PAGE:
2.3 Visual Hierarchy...

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Transcript

To get access to the full course and resource links mentioned in the video, sign up at https://courses.xmpro.com.

Need help with creating your XMPRO apps? Send an email to support@xmpro.com... it's important to create

visual hierarchy in your designs to help

your users

understand what's most important nobody

likes to interact with a monotonous wall

of text on a screen

with ui design it's important not to

miss the forest for the trees

it's so easy to get bogged down in

choosing colors and font sizes

and to forget that there are really

important questions that you actually

need to ask

to ensure that your interface serves the

people that it's meant for

here are a few questions to ask yourself

when creating a visual hierarchy

firstly what is the story that your page

needs to tell

are you designing an app to help detect

equipment failure for something like

slurry pumps

then your page needs to tell the story

of the pump's real-time health

next you should ask what does the user

need to know first

if you're designing a screen for pump

health the user might want to see a

health score

which is an easy metric for them to

gauge the pump's current condition

then you should ask yourself which

elements will give the user a general

overview

and which are more detailed the user

might also want to see the work order

history for the pump

but that can be lowered down on the page

let's take a look at this design on the

right for rocket invoicing

you'll see that they have cards with key

metrics at the top of the screen

it's important to organize elements from

most important to least

important when you're designing an

interface

overview elements like health scores and

kpis

should generally be placed above the

fold

above the fold is an old term that comes

from the newspaper world

and describes printing something above

where the newspaper was folded

when designing for digital applications

this generally means

before the user needs to scroll now

depending on your geography

users read from either left to right or

right to left

and it's important to understand this

when designing your interface

if your users read from left to right

you want to put the most important

information in the top left of the

screen since that's what they're going

to read first

now let's look at how to reinforce

visual hierarchy in your designs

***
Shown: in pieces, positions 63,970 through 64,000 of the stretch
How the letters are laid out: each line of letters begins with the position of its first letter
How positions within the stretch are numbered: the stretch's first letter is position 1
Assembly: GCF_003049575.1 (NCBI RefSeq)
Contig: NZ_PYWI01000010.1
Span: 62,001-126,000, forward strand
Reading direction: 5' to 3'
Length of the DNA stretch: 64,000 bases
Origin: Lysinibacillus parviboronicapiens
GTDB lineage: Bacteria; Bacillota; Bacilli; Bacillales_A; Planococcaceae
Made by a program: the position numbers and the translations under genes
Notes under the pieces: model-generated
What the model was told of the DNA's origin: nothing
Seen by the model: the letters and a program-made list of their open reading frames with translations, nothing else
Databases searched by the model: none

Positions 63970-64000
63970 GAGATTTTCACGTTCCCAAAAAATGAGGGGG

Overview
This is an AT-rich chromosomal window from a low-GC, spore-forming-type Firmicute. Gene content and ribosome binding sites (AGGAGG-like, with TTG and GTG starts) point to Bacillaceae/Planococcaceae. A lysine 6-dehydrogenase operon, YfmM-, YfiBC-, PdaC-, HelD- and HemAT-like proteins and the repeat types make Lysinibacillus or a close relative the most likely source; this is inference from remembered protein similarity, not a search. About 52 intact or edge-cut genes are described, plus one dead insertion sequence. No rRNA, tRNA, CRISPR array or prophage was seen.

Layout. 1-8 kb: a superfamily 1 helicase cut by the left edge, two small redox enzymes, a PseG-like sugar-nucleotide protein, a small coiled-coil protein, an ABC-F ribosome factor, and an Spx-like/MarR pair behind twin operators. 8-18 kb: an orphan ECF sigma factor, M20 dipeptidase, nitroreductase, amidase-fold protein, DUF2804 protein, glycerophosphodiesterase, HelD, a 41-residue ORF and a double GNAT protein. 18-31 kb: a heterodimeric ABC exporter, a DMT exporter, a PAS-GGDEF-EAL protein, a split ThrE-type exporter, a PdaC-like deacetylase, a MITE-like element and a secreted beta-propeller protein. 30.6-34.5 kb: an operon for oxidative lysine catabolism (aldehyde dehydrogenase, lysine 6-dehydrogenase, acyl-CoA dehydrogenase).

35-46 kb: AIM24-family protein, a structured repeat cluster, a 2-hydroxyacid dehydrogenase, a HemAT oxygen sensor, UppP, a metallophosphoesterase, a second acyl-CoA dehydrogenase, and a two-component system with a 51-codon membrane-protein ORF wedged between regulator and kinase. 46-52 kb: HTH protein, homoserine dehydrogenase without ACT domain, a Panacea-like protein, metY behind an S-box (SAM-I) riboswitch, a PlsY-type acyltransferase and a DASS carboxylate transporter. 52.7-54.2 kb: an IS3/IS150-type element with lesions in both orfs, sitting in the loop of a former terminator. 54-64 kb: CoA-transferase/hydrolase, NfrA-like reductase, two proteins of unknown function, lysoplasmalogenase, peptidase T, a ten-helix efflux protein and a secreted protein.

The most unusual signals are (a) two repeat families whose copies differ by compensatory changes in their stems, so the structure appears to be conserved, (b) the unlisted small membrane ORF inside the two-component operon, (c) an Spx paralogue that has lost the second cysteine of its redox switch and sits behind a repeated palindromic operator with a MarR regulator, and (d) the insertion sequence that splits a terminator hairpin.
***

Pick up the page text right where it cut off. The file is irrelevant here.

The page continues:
first we're going to look at contrast

then repetition

then alignment and then proximity or

crap

for short the mobile app design on the

right

is a great example of how you can use

contrast

to direct the user's eye to what is most

important

there are various ways to add contrast

to a design

in this example the designer used color

to make

elements that are important stand out

you can also add contrast to the size of

an element

using outlines fills or different font

families and weights

one way to see whether you have enough

contrast in your interface

is to do the squint test if you squint

and try and look at the design

you'll see that something clearly stands

out and that's the orange button that

says subscribe now

while this test is quite a rudimentary

way of evaluating your interface

it will help you get an idea of whether

there's enough contrast for the

important elements to truly stand out

now let's look at repetition why would

you want to use repetition in an

interface

well it helps the user know what to

expect it also creates consistency

and it groups related elements together

because they're styled in a similar way

the online learning platform design on

the right is a great example

of how you can use repetition to create

an

interface that is really well organized

and easy to use

next we're going to cover vertical and

horizontal alignment

in your interfaces so a common mistake

that i see

untrained designers make is more often

than not

center aligning text many people think

this creates

balance because there's equal space to

the left and to the right of text

but if you consider that most users

either read from left to right

or right to left aligning your text to

the left or right

is probably a more practical way of

doing things

so let's look at vertical alignment

you'll see that there are some bright

teal lines that i've added to the design

on the right

the words light startup growth and mega

are all aligned

at the bottom of the text or what is

called the baseline

the paragraphs just under those titles

which say

for those just starting out and best for

growing businesses

those are aligned at the top or what is

called the ascender

you'll also see that the cards align at

the top

and at the bottom and they're all

exactly the same height

this is called vertical alignment it's

when the center

top or bottom of the elements align on

an invisible

horizontal line if the elements happen

to be different sizes

you'll need to decide how to best align

them vertically

now let's look at horizontal alignment

this is when the center

left or right side of an element aligns

on an invisible vertical line in most

cases you'll use

left align for text if your user reads

from left

to right let's discuss proximity

so when you group elements closely

together they visually tell the user

that they're related in the examples on

the right

the teal circles form one group and next

to them we have the same number of

circles

but these are blue and there's a gap

between two groups of blue circles

this just demonstrates how your eye

groups elements together based on their

proximity

and how effectively grouping elements

can help a user understand

and navigate information faster

now it's time to get your pen and papers

ready because in the next video

we're going to start drawing wireframes

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